Mouse on Mars has been quite cantankerous of late. After the hyper-alert extravagance of 2004’s Radical Connector, the duo switched on the jackhammer for the head-throttling Varcharz. Perhaps they fell under the assaultive influence of Ipecac Records, or maybe Jan St. Werner and Andi Toma were just shaving moss in preparation for Von Sudenfed, their slightly less barbed and bruising collaboration with visionary crankoteur Mark E. Smith.
From its declarative title on, Ye Viols!, the latest solo missive from St. Werner, maintains the nervous energy coursing through those recent releases, but tempers them with skirmishes into semi-numinous zones of frequency play. The album, limited to a thousand CDs but also available on vinyl and the ubiquitous digital download, is a suite of tracks St. Werner composed to accompany installations, films and dances for contemporary artists, including frequent MoM collaborator Rosa Barba. From the faltering strut of opener “Graf” through the carousel spin of hacked Marioland notes on “Handed,” Ye Viols! has plenty of jitters and jags. Tones blurt and beats spurt so insistently, it’s hard to imagine these sounds as secondary or complimentary to anything. “In Nitro” has the most white space, but it’s riddled with clattering bursts of metals worthy of a tiptoeing, Yamantaka Eye-led armada of hypnotized drummers. Almost everything here is drop-everything ear work.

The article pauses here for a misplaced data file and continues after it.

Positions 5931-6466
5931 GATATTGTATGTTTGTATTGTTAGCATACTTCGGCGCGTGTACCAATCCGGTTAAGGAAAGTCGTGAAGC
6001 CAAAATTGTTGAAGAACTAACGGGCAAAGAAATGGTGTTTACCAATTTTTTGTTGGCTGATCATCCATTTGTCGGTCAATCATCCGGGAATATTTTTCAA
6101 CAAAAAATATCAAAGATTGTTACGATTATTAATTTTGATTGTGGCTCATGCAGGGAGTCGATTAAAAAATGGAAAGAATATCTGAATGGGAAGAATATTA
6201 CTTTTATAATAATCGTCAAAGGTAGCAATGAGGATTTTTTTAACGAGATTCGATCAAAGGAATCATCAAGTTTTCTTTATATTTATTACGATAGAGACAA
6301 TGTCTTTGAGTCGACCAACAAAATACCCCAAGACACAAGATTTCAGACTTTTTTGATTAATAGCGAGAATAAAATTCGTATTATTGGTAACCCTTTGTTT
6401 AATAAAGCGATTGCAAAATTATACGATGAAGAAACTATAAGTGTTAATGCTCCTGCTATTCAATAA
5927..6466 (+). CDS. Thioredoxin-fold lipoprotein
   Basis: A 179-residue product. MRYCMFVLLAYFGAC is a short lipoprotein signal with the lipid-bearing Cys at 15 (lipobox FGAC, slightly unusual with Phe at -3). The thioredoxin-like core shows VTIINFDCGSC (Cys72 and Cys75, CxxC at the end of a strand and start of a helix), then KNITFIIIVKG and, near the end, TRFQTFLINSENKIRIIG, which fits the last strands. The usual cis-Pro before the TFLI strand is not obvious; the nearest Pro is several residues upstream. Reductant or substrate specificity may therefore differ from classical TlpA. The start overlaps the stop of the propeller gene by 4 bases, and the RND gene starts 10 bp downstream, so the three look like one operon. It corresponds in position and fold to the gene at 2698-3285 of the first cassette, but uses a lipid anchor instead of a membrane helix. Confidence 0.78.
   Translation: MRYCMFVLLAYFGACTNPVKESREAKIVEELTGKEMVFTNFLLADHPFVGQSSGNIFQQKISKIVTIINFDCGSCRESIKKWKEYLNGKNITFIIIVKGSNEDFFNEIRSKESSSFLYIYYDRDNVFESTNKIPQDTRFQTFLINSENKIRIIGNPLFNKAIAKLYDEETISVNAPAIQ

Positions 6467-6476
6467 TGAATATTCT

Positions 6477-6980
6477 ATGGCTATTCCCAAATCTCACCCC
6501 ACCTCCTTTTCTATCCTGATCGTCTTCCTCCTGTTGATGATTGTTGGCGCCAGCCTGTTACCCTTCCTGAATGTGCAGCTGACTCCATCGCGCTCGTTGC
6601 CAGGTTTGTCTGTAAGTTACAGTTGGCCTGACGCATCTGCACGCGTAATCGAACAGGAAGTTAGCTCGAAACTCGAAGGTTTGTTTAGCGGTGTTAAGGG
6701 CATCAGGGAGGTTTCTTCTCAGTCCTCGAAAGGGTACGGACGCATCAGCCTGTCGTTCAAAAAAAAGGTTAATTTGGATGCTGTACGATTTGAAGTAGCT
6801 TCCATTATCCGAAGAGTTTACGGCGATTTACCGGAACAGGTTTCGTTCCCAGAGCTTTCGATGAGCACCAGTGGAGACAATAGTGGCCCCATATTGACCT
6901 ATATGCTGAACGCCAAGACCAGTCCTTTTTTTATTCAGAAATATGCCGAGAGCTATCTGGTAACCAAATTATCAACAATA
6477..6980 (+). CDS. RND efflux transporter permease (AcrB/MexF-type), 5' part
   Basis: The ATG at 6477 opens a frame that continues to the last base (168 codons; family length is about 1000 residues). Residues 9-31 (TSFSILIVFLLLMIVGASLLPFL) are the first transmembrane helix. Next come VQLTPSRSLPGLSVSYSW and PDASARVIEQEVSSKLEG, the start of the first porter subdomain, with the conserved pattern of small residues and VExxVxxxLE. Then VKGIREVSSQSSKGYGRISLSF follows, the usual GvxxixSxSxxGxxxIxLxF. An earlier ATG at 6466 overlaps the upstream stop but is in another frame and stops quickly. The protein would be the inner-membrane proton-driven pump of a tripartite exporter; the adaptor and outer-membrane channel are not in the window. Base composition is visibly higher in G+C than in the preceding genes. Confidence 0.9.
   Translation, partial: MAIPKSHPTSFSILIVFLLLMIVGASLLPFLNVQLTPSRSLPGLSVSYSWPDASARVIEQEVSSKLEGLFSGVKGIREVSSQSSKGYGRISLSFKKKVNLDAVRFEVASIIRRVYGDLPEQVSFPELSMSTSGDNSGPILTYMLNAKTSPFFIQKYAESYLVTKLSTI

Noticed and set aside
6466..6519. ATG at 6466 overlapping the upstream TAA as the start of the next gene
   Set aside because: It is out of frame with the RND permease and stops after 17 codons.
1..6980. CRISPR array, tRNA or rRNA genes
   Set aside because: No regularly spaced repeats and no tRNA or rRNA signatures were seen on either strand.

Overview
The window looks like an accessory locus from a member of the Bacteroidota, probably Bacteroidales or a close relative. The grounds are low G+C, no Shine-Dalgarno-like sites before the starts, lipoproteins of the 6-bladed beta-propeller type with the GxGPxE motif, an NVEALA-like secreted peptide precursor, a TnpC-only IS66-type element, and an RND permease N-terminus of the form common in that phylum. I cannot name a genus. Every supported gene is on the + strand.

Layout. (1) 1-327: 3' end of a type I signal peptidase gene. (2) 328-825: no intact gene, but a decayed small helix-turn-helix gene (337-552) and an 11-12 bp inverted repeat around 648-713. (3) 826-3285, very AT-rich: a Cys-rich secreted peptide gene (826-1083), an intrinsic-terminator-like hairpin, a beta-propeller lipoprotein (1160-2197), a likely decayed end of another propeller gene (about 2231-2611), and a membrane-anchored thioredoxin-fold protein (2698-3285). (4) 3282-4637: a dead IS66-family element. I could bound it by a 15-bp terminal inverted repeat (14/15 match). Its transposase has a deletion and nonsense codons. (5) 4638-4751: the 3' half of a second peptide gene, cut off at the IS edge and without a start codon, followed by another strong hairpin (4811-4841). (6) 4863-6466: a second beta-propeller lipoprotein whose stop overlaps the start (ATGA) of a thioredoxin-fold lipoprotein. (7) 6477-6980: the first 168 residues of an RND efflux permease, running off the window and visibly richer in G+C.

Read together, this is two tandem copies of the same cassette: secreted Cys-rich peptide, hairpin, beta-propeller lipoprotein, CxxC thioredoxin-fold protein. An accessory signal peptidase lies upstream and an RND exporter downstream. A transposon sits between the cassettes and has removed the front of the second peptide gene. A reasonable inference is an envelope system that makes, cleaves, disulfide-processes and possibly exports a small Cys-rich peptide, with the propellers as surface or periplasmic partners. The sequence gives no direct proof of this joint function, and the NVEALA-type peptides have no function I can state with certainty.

But there’s something about the chorus of idling engines on “21.jhrdt,” with a spluttering spark-plug shimmer in the middle, that make it nearly eldritch. There are even gauze-filtered flashbacks where these now scattered parts once chugged and clanged in industrious unison. When the plug’s finally pulled with a slight, concussive beep, there’s a genuine sense of deletion.